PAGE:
Cover image for Vanilla : travels in search of the ice cream orchid
Vanilla : travels in search of the ice cream orchid
Ecott, Tim.
Personal Author:
Publication Information:
New York : Grove Press, [2004]

Physical Description:
xx, 278 pages : illustrations ; 24 cm
Format :


Call Number
Material Type
Home Location
Item Holds
SB307.V2 E36 2004 Adult Non-Fiction Central Closed Stacks

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A thrilling journey from Mexico to Madagascar, Vanilla is the fascinating story of nature's most exotic and sensual plant and how it produces the world's most popular flavor. From the islands of Tahiti to the botanical gardens of London and Paris, Ecott traces the story of the vanilla plant and its secretive trade, from the golden cups of Aztec emperors to the ice-cream dishes of U.S. presidents. Book jacket.

Author Notes

Tim Ecott grew up in Ireland, the Far East, and Africa. Based in London, his journalism has appeared in numerous national and foreign publications.

Reviews 2

Publisher's Weekly Review

There are more than 25,000 different species of orchids, but only one has agricultural as well as aesthetic value: the vanilla orchid. Its beans may be the planet's most valuable fruit, noteworthy since they're cultivated not for any particular nutritional value but simply for their flavor. Travel journalist Ecott traces vanilla's history from its Mexican origins. Mayan soldiers used to quaff vanilla-flavored drinks before battle, and once Cort?s brought the bean back to Europe, Queen Elizabeth became hooked on vanilla pudding. Botanists couldn't figure out how to fertilize the plant outside its native soil, however, until 1841, when a slave in the French African colony of La R?union showed his owner how to open the flower and press the right parts together. In a few decades, his discovery had made the island the largest producer of vanilla beans in the world. (Unfortunately, there are no maps to make this or other locations clear in readers' minds.) Ecott visits the island and its paltry memorial, along with several other outposts of the vanilla economy, from a Madagascar warehouse containing $100 million worth of beans to the California home of a self-styled "Vanilla Queen" who sells cookbooks. The transitions from historical background to contemporary travels work well enough, yet the story never quite makes the crucial jump from mildly interesting to riveting. 8-page insert, line drawings throughout. Agent, Natasha Fairweather. (June) (c) Copyright PWxyz, LLC. All rights reserved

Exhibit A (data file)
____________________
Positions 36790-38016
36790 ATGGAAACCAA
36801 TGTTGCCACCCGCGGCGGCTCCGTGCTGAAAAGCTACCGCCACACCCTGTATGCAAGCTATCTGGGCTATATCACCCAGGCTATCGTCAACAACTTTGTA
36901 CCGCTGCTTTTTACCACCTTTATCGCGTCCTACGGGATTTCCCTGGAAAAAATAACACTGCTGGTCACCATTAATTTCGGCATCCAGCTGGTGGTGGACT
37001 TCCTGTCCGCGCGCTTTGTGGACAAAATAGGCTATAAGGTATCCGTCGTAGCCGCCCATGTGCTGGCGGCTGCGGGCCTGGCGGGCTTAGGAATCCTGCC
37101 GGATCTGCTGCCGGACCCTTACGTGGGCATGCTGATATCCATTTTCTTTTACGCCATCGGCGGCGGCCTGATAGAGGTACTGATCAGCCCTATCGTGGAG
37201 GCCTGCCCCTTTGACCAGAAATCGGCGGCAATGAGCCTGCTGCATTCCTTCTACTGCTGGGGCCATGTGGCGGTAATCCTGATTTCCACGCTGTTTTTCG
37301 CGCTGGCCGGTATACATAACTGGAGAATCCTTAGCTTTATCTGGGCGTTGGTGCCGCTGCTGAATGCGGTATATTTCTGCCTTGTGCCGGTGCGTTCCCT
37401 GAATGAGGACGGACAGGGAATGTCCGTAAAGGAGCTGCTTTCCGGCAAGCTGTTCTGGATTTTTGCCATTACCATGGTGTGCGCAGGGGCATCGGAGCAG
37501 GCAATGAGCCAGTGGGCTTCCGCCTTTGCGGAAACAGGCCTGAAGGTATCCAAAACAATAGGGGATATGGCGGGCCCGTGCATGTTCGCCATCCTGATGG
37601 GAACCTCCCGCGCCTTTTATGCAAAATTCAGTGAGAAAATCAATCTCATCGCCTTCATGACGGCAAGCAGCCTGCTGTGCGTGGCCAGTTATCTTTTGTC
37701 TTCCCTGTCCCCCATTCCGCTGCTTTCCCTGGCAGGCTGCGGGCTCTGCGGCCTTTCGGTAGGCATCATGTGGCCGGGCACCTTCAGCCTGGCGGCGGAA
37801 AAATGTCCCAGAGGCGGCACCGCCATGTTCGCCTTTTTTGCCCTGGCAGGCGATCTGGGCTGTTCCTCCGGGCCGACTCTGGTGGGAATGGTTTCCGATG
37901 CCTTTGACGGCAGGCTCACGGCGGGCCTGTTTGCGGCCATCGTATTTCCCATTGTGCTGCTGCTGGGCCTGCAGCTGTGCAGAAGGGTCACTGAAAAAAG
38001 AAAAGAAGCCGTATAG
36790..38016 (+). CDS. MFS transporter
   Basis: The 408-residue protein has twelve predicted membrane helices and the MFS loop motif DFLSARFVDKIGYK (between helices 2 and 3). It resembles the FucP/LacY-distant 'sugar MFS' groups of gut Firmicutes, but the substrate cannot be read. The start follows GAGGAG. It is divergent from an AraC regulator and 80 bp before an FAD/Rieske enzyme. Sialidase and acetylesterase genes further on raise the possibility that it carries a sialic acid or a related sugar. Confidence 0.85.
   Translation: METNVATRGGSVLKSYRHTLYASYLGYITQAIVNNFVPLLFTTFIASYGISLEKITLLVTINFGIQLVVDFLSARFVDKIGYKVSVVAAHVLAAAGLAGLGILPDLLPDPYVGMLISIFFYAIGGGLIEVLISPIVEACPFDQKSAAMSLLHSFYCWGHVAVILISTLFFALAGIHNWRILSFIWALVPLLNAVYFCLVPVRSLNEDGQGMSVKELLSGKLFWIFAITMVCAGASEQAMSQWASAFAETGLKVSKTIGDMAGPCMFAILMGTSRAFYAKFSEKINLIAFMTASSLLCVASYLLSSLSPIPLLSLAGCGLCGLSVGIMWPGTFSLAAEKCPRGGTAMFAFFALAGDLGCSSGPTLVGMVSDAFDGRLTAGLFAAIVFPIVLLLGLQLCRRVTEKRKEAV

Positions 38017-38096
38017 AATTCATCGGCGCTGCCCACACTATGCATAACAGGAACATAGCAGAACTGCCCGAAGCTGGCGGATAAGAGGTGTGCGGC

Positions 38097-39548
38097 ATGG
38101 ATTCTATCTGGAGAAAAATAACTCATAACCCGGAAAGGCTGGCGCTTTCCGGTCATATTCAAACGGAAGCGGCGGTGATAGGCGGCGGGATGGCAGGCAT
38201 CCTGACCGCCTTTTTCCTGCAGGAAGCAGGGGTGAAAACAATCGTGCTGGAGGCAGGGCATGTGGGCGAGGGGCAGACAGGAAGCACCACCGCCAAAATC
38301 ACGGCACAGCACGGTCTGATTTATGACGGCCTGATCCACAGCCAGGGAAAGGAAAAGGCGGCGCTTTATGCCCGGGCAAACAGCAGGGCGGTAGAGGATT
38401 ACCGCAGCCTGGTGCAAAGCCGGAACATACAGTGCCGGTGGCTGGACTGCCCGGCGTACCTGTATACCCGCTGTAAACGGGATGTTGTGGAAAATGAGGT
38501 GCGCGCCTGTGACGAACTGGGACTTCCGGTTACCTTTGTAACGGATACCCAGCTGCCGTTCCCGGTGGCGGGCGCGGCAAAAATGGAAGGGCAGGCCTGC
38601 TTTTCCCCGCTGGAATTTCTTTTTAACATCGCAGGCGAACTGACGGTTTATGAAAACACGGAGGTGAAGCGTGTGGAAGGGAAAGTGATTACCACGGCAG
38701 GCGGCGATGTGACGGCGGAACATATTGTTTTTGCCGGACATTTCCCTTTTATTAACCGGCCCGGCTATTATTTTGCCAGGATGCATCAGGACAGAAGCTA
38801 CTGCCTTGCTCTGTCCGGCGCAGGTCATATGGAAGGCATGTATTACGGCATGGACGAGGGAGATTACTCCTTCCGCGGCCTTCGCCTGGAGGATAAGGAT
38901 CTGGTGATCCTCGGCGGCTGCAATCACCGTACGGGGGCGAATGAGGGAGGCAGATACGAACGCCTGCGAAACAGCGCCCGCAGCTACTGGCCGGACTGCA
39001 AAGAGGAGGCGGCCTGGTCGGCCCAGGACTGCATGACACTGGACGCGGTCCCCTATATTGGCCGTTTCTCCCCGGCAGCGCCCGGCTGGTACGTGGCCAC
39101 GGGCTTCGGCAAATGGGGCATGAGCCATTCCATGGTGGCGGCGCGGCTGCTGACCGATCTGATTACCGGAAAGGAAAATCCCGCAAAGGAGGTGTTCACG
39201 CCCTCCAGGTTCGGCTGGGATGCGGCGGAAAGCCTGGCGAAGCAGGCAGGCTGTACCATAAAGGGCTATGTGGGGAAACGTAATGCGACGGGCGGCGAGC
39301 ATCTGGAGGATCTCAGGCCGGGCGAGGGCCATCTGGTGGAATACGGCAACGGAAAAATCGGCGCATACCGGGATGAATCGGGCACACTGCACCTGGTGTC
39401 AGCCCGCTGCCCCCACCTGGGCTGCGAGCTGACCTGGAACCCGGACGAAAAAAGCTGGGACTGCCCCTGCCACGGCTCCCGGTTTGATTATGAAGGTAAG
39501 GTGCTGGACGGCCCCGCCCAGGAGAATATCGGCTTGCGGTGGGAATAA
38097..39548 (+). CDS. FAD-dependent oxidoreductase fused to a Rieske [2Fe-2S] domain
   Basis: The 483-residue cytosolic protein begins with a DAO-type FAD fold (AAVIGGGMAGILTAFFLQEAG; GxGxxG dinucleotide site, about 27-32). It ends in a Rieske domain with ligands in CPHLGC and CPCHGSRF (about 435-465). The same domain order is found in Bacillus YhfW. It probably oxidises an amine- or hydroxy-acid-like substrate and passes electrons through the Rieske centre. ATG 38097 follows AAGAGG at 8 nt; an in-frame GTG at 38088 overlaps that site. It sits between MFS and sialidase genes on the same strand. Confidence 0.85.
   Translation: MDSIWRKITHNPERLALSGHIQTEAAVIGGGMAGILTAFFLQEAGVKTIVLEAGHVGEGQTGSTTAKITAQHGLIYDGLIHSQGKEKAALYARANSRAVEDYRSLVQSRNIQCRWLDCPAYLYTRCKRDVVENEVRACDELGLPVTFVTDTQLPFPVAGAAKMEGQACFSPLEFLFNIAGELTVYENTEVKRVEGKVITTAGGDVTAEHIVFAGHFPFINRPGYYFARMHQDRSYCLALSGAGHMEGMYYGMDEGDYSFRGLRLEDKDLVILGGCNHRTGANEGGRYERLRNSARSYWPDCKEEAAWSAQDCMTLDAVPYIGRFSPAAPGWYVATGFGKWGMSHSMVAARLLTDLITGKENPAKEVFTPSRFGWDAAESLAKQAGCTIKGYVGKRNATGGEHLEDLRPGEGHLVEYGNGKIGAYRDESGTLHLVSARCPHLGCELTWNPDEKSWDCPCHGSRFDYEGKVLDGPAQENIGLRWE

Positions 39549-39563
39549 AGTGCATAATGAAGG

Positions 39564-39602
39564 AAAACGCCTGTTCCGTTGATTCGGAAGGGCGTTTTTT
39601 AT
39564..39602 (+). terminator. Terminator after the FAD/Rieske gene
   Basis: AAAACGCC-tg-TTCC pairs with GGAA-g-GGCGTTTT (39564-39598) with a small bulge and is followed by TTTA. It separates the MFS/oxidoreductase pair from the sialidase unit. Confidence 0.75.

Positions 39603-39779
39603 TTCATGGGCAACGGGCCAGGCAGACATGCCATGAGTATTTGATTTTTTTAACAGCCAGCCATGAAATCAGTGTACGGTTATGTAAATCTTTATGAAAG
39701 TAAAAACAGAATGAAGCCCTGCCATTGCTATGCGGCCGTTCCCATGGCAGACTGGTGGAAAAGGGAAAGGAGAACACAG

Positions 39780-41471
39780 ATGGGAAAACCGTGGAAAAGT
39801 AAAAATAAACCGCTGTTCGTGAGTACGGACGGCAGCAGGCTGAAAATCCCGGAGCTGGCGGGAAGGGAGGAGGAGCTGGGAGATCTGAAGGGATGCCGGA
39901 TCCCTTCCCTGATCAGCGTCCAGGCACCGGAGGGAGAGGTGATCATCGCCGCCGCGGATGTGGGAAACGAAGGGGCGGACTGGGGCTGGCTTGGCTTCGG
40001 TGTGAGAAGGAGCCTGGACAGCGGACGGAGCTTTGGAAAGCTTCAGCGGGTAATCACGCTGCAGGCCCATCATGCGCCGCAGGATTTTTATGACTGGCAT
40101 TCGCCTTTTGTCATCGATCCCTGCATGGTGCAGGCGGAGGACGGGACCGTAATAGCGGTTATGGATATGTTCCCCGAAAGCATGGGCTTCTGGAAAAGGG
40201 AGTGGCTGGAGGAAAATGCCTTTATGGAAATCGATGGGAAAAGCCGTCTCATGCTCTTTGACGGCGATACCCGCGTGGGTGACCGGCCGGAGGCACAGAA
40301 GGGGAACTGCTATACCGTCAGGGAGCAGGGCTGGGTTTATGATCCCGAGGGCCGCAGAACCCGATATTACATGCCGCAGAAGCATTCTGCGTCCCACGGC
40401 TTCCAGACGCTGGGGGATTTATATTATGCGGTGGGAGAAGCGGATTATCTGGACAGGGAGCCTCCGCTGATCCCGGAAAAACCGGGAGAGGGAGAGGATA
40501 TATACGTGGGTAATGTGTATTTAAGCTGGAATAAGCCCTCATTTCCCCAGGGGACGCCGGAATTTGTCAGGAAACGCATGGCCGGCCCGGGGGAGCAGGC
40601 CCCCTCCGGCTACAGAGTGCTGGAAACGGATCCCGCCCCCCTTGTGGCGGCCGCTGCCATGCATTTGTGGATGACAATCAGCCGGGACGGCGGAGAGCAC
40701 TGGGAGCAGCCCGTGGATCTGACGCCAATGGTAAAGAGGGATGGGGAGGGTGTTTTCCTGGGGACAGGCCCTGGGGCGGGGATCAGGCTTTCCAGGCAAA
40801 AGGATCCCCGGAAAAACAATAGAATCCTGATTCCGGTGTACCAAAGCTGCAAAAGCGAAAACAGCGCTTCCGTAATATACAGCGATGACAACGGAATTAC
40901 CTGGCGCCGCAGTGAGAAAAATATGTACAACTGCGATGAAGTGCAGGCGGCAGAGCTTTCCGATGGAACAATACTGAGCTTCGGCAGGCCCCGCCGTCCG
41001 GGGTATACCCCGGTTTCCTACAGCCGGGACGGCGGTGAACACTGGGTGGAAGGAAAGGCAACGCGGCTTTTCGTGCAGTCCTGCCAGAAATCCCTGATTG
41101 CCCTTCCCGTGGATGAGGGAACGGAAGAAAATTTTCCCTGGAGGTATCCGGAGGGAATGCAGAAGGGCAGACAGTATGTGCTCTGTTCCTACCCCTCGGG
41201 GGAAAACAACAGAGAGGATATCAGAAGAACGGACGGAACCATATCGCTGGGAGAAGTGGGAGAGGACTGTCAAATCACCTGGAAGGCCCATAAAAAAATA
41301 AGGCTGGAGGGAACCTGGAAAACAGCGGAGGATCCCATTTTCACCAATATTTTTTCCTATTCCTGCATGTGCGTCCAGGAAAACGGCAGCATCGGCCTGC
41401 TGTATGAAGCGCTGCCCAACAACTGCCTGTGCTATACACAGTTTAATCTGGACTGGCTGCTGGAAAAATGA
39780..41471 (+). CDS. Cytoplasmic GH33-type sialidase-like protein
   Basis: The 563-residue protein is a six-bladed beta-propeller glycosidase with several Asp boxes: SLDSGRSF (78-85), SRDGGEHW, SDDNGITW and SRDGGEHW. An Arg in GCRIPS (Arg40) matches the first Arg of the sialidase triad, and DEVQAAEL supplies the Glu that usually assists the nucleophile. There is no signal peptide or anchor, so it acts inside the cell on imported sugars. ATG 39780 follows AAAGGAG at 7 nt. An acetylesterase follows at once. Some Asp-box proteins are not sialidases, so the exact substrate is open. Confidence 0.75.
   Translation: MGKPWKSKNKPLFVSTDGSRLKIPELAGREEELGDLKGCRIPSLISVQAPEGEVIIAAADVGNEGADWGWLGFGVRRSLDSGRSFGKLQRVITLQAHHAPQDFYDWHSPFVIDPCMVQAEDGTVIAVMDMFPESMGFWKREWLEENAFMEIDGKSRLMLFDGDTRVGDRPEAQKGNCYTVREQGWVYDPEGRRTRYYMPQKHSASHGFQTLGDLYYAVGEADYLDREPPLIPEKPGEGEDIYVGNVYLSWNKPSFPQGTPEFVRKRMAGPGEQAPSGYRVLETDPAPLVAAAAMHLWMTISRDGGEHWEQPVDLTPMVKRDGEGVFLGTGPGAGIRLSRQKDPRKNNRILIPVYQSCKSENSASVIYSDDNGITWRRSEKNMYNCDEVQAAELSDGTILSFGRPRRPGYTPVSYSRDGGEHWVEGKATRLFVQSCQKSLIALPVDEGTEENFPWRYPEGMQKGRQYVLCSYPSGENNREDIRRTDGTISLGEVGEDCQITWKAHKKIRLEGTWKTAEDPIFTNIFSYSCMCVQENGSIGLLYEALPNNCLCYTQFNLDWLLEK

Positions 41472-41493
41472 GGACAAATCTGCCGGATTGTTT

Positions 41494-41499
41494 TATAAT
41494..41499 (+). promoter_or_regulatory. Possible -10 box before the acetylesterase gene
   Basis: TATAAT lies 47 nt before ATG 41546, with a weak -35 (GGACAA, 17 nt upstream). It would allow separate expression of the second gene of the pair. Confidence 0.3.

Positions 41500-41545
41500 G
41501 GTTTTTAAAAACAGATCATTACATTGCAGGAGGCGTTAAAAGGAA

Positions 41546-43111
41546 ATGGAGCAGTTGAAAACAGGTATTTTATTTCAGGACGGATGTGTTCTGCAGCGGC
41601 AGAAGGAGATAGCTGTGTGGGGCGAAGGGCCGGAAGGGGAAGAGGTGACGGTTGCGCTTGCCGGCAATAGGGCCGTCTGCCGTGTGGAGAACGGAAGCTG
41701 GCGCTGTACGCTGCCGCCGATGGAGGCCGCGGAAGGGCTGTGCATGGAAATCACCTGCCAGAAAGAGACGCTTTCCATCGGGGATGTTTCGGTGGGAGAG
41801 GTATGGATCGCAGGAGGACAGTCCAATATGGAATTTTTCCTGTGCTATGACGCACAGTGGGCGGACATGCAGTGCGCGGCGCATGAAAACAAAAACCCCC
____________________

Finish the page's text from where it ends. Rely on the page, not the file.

Library Journal Review

Combining botany, history, travel writing, and social commentary, former BBC journalist Ecott chronicles not just any old orchid but the producer of a classic flavoring. In his travels to the major vanilla-growing regions of Mexico, Madagascar, R?union, and Tahiti, he uncovers the laborious growing and curing process, the huge amounts of money paid for the beans, and the small profits that go to the farmers and sorters. While Ecott refrains from editorializing, the contrast between the world of the buyers and the dealers and that of the growers speaks for itself as does the violence that occasionally results. Ecott's fascinating descriptions of the secrecy surrounding the use of vanilla and the unusual characters involved in this world will intrigue readers who enjoyed Susan Orlean's The Orchid Thief. However, the topic may be a bit esoteric for smaller libraries on a strict budget: Ecott's thoroughly researched account goes back to pre-Aztec times. Recommended for larger public libraries. Erin Watson, Univ. of Saskatchewan Lib., Saskatoon (c) Copyright 2010. Library Journals LLC, a wholly owned subsidiary of Media Source, Inc. No redistribution permitted.

Table of Contents

List of Illustrationsp. x
Prologuep. xiii
Forewordp. xv
1. Black Flowerp. 1
2. An Indian Secretp. 20
3. The City that Perfumed the Worldp. 33
4. Mexican Moneyp. 54
5. From an English Gardenp. 80
6. Ile Bourbonp. 94
7. Creole Heartsp. 108
8. The Slave's Crimep. 126
9. Homage to Albiusp. 149
10. Empress of Tahitip. 163
11. Murder in Madagascarp. 187
12. Ice Cream and Perfumep. 203
13. The Admiral's Legacyp. 218
14. Vanilla Princep. 236
Epiloguep. 266
Acknowledgementsp. 269
Select Bibliographyp. 273